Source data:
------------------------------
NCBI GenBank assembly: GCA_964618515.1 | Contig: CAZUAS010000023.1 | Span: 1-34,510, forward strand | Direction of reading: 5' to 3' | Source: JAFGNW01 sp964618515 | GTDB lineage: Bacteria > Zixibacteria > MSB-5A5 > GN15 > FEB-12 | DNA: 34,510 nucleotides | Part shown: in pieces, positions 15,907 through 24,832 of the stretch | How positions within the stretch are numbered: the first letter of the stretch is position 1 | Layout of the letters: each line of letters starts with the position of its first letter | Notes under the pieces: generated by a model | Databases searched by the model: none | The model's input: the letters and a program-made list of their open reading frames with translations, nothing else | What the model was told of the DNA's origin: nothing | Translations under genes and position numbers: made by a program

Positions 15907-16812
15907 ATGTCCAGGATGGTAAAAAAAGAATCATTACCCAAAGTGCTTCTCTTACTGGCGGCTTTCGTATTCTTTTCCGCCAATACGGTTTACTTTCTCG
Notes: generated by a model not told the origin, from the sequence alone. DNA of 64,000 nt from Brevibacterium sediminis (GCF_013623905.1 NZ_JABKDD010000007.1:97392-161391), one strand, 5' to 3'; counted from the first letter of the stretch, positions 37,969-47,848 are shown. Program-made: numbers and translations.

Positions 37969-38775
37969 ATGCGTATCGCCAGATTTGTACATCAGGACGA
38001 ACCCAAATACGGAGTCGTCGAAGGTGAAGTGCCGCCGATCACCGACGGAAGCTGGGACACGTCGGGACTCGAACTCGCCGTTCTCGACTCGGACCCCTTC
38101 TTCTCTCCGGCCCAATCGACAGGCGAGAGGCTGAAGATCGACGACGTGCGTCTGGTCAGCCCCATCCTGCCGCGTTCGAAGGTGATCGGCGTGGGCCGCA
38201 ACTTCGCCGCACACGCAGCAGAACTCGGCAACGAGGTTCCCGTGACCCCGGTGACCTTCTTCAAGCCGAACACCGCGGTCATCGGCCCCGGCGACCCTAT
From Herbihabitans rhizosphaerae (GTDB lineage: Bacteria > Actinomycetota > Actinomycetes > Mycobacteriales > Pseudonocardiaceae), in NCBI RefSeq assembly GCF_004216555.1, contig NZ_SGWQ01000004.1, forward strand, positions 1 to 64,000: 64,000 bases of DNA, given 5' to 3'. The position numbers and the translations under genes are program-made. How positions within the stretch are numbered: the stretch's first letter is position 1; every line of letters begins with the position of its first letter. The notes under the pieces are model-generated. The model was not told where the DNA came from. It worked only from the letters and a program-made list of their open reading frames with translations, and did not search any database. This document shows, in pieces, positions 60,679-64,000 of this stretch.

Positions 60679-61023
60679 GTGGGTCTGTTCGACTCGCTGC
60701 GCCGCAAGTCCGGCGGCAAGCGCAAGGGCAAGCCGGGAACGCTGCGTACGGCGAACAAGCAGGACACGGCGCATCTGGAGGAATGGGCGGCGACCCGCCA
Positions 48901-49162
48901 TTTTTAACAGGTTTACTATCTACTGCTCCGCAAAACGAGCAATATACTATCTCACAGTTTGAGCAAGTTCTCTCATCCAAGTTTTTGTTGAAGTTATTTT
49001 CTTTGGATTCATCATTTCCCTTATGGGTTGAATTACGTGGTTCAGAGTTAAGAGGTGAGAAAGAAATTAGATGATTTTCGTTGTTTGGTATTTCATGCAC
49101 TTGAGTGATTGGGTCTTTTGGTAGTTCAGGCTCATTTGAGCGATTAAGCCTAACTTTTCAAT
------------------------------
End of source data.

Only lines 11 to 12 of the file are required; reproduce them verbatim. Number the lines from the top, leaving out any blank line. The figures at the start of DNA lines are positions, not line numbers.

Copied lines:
Positions 60679-61023
60679 GTGGGTCTGTTCGACTCGCTGC